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  • LEFT: In the cobbled entry court, Aloe barberae (tree aloe) rise from a stone pot nestled among ‘Blue Glow’ agaves. RIGHT: Aloe thraskii (tree aloe) appear in the sitting garden; boxwood globes echo the shapes of the agaves. Bits of seashells mixed into the home’s stucco and gravel link the house to its grounds.
  • LEFT: To keep the garden from feeling crowded, Scott Shrader tucked a lounge into a corner, leaving strolling space around an olive tree. Black porcelain tiles and a dark quartz finish keep the modern pool simple. RIGHT: The built-in banquette’s concrete base is the color of the house but is smooth-finished, with a limestone cap that’s wide enough to hold drinks. Shrader also designed the wood-block table in teak to match the home’s trim. Prunus caroliniana ‘Compacta’ (compact Carolina cherry laurel) hedge forms a screen behind the built-in lounge. The radial growth pattern of the Dracaena draco (dragon tree) adds drama.
  • LEFT: Simple contrasts spark garden interest: in a front-court vignette, Shrader edged a seventeenth-century stone water trough, once used for livestock, with elegant, sheared boxwoods and ‘Blue Glow’ agaves. Filling the entry with the welcome sound of water, the trough features a bronze spigot from La Maison Francaise Antiques, Inc that’s a replica of an old French fountain spout. RIGHT: Beside the swimming pool, polished Dalle de France limestone from Exquisite Surfaces meets tumbled Del Rio gravel. Round, glazed vintage garden stools act as small tables or extra seats among the crisp rectangular, recycled-wood loungers by Carlos Motta.
  • LEFT: In the sitting garden, much like an indoor room, the carpet of cobbles defines the gathering zone where the owners and their friends enjoy cocktails before dinner. The controlled, neutral palette allows several materials—old and new stones, mid-century tubular bronze chairs with cord seats—to join in harmony. The Walter Lamb chairs are from Modern One, the limestone table is from Charme d’Antan, and the oak sculpture is from Roark Modern. RIGHT: The entry court, as viewed from inside, shows the dimension of time a garden can offer a modern house with a mix of antique paving materials and stone containers, and plants that evoke historic landscapes: olive trees, clipped hedges, topiary shrubs.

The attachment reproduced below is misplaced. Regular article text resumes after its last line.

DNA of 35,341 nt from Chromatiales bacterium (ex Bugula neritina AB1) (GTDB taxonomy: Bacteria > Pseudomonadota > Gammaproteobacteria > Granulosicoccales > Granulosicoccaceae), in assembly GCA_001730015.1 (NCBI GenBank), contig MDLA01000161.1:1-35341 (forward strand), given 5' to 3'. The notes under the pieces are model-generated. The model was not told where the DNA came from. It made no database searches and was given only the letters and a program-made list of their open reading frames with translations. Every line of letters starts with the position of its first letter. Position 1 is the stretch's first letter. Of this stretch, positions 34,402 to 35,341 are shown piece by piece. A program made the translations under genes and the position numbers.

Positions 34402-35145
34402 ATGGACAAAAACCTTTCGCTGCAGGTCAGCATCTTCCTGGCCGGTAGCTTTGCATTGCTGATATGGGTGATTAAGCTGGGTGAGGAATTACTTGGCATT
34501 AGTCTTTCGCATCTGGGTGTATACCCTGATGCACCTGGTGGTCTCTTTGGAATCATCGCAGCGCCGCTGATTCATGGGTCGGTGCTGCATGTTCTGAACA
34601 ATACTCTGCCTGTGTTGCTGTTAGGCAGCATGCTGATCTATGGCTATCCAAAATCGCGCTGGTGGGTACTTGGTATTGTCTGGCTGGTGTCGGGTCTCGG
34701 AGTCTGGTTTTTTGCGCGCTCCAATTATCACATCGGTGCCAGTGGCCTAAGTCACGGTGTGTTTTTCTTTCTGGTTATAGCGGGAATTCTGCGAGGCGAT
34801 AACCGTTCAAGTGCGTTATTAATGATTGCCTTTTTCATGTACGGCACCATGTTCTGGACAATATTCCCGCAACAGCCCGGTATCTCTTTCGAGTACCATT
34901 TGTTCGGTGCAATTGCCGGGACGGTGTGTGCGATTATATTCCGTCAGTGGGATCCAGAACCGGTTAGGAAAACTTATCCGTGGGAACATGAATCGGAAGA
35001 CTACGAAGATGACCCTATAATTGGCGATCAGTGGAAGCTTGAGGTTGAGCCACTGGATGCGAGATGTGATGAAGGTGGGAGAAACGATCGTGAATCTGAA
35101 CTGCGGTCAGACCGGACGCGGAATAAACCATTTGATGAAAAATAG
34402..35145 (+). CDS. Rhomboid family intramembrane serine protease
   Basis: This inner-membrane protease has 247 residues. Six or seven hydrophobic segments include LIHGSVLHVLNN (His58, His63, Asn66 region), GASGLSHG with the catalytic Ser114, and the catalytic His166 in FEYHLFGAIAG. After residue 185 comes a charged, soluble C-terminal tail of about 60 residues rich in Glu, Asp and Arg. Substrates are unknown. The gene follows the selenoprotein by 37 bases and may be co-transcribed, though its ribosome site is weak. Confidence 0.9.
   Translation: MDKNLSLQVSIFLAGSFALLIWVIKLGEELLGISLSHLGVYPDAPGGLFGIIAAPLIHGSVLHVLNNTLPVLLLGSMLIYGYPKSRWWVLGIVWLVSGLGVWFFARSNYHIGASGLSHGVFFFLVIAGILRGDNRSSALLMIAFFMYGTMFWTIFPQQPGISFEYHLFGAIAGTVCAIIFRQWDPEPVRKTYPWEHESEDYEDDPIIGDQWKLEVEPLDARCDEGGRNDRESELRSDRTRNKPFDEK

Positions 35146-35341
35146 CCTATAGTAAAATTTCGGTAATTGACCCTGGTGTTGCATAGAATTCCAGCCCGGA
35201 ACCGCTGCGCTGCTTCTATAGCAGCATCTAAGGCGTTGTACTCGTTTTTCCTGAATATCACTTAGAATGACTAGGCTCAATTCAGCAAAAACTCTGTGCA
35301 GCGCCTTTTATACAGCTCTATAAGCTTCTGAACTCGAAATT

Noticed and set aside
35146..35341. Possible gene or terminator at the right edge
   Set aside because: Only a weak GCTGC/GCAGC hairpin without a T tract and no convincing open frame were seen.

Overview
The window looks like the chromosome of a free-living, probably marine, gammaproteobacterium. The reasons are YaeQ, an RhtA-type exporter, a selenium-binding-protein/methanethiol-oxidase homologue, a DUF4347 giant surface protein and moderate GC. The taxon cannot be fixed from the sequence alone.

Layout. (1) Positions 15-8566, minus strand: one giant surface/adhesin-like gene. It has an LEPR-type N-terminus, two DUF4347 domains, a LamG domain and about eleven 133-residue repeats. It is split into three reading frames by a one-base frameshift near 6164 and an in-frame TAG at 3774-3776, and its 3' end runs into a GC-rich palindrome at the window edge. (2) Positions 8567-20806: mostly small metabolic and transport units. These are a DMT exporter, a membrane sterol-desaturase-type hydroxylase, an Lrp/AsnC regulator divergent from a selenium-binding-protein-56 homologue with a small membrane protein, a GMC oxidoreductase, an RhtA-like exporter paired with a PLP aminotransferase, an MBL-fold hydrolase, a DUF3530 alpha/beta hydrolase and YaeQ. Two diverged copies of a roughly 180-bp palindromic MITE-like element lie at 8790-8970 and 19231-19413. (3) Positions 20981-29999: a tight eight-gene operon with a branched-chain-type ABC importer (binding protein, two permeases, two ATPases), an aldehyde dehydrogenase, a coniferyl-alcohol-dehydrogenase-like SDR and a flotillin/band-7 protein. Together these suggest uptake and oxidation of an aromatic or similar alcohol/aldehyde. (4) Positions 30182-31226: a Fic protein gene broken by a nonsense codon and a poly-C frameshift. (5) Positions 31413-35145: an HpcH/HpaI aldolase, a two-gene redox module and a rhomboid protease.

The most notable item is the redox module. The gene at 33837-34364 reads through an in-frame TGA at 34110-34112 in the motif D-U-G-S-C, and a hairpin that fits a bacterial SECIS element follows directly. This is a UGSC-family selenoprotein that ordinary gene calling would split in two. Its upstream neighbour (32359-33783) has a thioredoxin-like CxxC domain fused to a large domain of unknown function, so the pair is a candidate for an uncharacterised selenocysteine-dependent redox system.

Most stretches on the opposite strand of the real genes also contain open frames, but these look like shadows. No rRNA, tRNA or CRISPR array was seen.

Los Angeles designer Scott Shrader is known for rich but refined landscapes that mix natural materials in a range of subtle hues. At a property in Coronado, California, he combined a palette of stone, metal, and wood with olive trees and succulents to create garden spaces that flow seamlessly around a contemporary glass-and-stucco house. The house, designed by Island Architects, is a block from the beach and has floor-to-ceiling glass windows and doors that make it so transparent that “the line between indoors and out disappears,” Shrader says. As a result, the gardens had to relate completely to the interiors, and feel comfortable while standing up to the strong, modern building.

Outdoor areas were limited. The two-story, 7,000-square-foot home, finished in 2013, takes up much of its lot, with little setback from its neighbors or the street. But Shrader made the most of what he had, developing four discrete outdoor rooms that live like airy extensions of the house. The harmony between the two began, he says, with an uncommonly close design collaboration. Before the house was built, he met regularly with Island Architects, the decorators (Jeffrey Alan Marks and Ross Cassidy), and the builders (Smith Brothers Construction) to discuss and coordinate concepts, materials, and finishes. All team members weighed in on key decisions.